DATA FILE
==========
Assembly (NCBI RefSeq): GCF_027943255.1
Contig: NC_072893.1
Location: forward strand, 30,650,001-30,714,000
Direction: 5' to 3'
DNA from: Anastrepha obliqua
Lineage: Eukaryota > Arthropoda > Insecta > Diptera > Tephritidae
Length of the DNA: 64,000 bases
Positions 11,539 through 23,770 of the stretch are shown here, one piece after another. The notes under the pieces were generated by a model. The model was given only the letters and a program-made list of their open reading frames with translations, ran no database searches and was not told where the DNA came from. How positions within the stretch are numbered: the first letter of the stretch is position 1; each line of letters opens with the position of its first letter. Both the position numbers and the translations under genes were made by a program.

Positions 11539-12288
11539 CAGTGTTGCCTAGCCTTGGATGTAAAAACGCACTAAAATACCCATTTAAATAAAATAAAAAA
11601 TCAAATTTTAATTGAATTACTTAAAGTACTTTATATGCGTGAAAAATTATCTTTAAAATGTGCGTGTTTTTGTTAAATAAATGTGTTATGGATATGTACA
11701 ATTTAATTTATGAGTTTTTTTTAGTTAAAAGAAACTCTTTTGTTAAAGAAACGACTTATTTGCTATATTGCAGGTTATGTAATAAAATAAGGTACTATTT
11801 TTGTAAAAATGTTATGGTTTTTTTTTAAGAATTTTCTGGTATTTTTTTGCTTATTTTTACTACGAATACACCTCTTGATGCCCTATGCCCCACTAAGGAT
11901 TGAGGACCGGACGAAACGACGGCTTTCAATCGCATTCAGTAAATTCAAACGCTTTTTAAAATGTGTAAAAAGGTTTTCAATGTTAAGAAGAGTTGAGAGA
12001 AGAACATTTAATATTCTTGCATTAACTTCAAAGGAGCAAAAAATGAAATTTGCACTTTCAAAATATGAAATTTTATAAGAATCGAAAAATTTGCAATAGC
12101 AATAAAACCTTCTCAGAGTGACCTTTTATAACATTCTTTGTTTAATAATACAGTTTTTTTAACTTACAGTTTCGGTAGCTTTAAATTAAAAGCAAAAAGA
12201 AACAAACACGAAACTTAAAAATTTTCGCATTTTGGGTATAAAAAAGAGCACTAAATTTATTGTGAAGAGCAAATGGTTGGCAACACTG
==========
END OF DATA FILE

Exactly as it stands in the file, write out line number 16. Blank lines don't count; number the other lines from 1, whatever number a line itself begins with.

12101 AATAAAACCTTCTCAGAGTGACCTTTTATAACATTCTTTGTTTAATAATACAGTTTTTTTAACTTACAGTTTCGGTAGCTTTAAATTAAAAGCAAAAAGA